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Immune System/Phagocytosis

Phagocytosis - Educational Film

There are approximately 50 billion white blood cells in our bodies and that one of their functions is to engulf foreign cells. Here we see a white blood cell chasing bacteria which it eventually engulfs by the process Phagocytosis.

Phagocytosis in mammalian immune cells is activated by attachment to Pathogen-associated molecular patterns (PAMPS), which leads to NF-κB activation. Opsonins such as C3b and antibodies can act as attachment sites and aid phagocytosis of pathogens.

Engulfment of material is facilitated by the actin-myosin contractile system. The phagosome of ingested material is then fused with the lysosome, leading to degradation.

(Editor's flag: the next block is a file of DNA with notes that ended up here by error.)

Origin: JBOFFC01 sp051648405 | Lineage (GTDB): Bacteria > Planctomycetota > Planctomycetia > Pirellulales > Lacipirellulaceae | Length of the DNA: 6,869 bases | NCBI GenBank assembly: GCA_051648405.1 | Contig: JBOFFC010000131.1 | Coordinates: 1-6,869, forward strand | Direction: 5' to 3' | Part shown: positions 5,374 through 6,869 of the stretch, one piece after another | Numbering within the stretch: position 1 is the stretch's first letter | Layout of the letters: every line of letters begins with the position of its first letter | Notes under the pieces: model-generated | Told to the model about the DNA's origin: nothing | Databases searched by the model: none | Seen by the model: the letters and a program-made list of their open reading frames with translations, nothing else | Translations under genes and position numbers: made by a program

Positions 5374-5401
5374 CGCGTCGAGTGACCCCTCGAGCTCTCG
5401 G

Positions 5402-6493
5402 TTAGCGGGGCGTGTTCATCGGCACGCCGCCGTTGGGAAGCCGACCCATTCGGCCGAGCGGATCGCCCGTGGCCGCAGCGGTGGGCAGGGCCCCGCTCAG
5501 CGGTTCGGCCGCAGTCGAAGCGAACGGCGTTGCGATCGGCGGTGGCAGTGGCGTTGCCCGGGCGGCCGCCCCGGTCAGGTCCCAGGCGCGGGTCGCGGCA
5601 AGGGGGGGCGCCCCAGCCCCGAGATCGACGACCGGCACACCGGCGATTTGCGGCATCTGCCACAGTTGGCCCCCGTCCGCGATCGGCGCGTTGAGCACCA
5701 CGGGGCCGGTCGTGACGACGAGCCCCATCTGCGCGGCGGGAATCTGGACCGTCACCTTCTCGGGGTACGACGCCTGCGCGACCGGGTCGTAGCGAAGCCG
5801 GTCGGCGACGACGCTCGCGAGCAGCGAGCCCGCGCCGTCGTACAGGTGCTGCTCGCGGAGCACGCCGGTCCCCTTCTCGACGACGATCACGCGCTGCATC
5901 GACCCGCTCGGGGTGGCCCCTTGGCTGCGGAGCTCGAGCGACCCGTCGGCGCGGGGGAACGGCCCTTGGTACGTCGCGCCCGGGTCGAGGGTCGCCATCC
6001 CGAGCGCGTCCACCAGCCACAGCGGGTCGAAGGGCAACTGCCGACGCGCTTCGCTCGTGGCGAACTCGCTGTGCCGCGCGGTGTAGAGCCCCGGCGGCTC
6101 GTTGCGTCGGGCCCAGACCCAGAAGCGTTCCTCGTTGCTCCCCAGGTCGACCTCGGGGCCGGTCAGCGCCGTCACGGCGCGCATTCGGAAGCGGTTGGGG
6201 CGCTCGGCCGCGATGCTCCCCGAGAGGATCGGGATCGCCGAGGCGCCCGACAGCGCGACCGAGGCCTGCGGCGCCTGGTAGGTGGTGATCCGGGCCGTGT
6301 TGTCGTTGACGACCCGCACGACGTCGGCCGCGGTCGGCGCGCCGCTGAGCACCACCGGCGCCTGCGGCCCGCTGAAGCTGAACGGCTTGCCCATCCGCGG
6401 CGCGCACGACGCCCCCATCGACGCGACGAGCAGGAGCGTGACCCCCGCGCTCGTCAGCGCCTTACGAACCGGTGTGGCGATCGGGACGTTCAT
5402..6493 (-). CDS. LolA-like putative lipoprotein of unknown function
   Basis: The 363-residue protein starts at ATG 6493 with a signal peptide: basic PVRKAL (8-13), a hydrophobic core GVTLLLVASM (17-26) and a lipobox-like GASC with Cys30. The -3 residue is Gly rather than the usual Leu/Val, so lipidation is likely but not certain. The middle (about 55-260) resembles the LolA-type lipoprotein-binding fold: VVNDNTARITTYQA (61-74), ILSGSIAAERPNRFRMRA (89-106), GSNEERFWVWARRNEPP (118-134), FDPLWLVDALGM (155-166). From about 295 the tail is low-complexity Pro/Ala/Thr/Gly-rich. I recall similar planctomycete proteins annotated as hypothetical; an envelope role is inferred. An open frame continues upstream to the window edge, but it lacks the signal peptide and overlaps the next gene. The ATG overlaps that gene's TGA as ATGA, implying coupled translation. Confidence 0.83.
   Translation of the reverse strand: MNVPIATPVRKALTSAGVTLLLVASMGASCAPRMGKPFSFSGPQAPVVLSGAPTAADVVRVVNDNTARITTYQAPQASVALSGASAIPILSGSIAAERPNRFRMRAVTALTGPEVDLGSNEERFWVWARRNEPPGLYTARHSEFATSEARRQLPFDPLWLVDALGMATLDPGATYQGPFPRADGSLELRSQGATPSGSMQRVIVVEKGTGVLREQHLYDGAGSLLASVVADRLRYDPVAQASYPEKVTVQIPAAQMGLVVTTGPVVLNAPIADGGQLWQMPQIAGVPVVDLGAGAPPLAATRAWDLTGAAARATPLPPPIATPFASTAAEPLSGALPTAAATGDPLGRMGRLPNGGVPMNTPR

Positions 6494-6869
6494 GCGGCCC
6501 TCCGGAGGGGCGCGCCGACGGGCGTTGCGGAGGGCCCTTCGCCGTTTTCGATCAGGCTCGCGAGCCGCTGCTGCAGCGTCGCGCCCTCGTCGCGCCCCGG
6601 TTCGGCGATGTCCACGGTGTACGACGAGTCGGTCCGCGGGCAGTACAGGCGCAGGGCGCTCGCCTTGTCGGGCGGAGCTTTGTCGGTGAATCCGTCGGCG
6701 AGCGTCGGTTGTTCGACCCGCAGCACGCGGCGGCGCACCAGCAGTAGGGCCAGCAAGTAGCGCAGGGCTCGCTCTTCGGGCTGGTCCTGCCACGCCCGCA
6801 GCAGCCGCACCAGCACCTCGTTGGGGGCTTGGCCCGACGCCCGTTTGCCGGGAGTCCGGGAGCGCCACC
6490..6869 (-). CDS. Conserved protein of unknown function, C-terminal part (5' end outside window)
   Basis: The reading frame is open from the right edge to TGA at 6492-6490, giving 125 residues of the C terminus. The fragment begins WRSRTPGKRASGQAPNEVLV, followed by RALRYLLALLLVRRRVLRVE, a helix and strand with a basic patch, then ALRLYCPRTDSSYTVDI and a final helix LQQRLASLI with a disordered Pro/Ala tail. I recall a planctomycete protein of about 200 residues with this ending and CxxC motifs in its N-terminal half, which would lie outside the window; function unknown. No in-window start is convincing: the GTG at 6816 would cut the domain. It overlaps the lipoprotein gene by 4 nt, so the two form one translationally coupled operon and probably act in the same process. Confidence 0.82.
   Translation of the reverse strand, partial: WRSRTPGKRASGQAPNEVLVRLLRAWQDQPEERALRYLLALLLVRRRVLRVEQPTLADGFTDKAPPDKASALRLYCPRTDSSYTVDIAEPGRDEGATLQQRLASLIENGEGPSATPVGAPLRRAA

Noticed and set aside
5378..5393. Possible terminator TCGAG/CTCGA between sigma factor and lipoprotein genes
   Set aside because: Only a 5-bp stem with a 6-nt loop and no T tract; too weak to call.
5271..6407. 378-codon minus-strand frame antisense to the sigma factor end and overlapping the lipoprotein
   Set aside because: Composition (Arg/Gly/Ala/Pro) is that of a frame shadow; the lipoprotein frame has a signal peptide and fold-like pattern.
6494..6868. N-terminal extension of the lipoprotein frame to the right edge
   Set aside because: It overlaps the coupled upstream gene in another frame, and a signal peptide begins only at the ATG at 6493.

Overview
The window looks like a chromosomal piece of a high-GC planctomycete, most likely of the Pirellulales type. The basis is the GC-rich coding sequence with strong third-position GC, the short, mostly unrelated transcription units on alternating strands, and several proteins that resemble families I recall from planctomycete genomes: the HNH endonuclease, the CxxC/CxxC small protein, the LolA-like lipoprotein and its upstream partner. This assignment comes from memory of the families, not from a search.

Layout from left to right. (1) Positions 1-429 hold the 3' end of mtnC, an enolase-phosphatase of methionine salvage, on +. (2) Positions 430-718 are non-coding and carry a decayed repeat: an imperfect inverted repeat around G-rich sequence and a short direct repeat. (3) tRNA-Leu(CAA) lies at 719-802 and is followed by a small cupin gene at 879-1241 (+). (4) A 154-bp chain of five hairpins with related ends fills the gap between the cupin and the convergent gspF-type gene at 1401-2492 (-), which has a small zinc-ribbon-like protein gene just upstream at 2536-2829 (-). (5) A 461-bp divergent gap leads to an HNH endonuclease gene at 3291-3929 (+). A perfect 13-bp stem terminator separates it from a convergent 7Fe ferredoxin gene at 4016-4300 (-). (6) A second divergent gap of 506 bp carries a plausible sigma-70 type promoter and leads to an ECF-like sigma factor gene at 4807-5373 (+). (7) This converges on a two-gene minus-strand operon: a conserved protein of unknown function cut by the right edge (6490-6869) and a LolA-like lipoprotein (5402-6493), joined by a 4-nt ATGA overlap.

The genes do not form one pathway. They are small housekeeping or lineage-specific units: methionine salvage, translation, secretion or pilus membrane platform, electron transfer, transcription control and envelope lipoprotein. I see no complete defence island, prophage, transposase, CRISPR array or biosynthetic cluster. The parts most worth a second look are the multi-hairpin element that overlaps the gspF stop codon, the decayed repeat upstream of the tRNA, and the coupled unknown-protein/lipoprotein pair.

References (for phatocytosis only):

  1. Thomas P. Stossel (^ The Immune System, Peter Parham, Garland Science, 2nd edition
  2. Ishimoto H, Yanagihara K, Araki N, et al. (July 2008). "Single-cell observation of phagocytosis by human blood dendritic cells". Jpn. J. Infect. Dis. 61 (4): 294–7. PMID 18653972.
  3. Mukundan L, Odegaard JI, Morel CR, Heredia JE, Mwangi JW, Ricardo-Gonzalez RR, Goh YP, Eagle AR, Dunn SE, Awakuni JU, Nguyen KD, Steinman L, Michie SA, Chawla A. (2009)PPAR-delta senses and orchestrates clearance of apoptotic cells to promote tolerance.Nat Med. 2009 Nov;15(11):1266-72.
  4. Brigham and Women's Hospital and Harvard Medical School), June 22, 1999